The fall in lake level to date has caused the landbridge near the lake’s north shore to re-emerge and grow ever bigger, threatening to provide a pathway for coyotes to (more…)
The word of the day, week, month, and year in Southern California water (as with all of California) is “drought.” How bad will it be? How warm will it be? How can Governor Jerry Brown’s 25% water use reduction be implemented? What about next year?
Los Angeles and Mono Lake are two ends of a watershed, connected by the Los Angeles Aqueduct. The effects of the drought on Los Angeles—and the response plans—are critical to Mono Lake, especially in this dry year as lower water exports kick in to slow the falling level of Mono Lake. The good news is that LA is already working on achieving an aggressive set of (more…)
If you haven’t already read today’s Los Angeles Times article about Mono Lake over your morning coffee, take a look!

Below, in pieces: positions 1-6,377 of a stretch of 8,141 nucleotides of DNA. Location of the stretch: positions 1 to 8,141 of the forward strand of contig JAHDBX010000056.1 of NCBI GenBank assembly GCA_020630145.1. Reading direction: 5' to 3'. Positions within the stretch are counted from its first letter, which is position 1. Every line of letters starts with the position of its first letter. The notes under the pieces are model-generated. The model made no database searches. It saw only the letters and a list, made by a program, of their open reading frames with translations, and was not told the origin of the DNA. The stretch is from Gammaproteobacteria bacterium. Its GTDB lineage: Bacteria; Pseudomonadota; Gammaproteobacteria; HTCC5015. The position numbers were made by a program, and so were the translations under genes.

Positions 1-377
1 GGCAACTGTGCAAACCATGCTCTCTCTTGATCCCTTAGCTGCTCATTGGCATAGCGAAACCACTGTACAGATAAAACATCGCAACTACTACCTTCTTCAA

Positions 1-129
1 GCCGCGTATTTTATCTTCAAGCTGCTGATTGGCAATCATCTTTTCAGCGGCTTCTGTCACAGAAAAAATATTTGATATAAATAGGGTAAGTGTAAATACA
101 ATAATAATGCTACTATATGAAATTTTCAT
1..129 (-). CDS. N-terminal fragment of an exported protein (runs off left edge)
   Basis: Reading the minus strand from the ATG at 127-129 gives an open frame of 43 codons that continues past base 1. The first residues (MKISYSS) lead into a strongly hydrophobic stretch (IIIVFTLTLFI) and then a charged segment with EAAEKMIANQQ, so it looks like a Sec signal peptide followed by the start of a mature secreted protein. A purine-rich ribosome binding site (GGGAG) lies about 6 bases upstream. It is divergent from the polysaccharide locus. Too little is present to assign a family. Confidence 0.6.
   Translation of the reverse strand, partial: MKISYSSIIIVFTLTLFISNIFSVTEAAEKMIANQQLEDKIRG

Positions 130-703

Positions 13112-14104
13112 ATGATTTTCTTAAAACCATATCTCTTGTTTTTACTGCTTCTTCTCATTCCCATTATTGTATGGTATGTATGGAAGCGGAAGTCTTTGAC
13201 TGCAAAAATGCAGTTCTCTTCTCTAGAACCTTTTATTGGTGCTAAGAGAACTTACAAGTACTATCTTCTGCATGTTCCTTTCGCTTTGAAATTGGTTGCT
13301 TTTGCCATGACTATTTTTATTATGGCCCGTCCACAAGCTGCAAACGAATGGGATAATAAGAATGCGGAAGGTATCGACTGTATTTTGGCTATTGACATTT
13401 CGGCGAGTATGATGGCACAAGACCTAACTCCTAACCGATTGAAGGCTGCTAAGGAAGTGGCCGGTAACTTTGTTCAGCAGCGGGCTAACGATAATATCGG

This drought is a crucial time for Mono Lake, as record high temperatures combined with record low snowpack have caused the lake’s level to drop steadily over the last four years. The falling lake level has exposed more of the landbridge between the mainland and Negit Island, and if the lake drops another few feet the nesting California Gull population will be in danger of coyote predation. In addition, Mono Lake’s tributary streams are also stressed by lower flows of warmer-than-normal water.
Of course, the drought affecting Mono Lake affect LA’s water supply in turn. This year water going to LA from the Mono Basin was reduced by two-thirds, according to the rules set out in 1994 by the State Water Board. If Mono Lake drops another few feet, LA will not get any water from the Mono Basin at all. These protections mean that Mono Lake is in much better shape than if full, unrestricted diversions had been allowed to continue, but now it’s up to the weather gods to bring us a rainy summer and a snowy winter.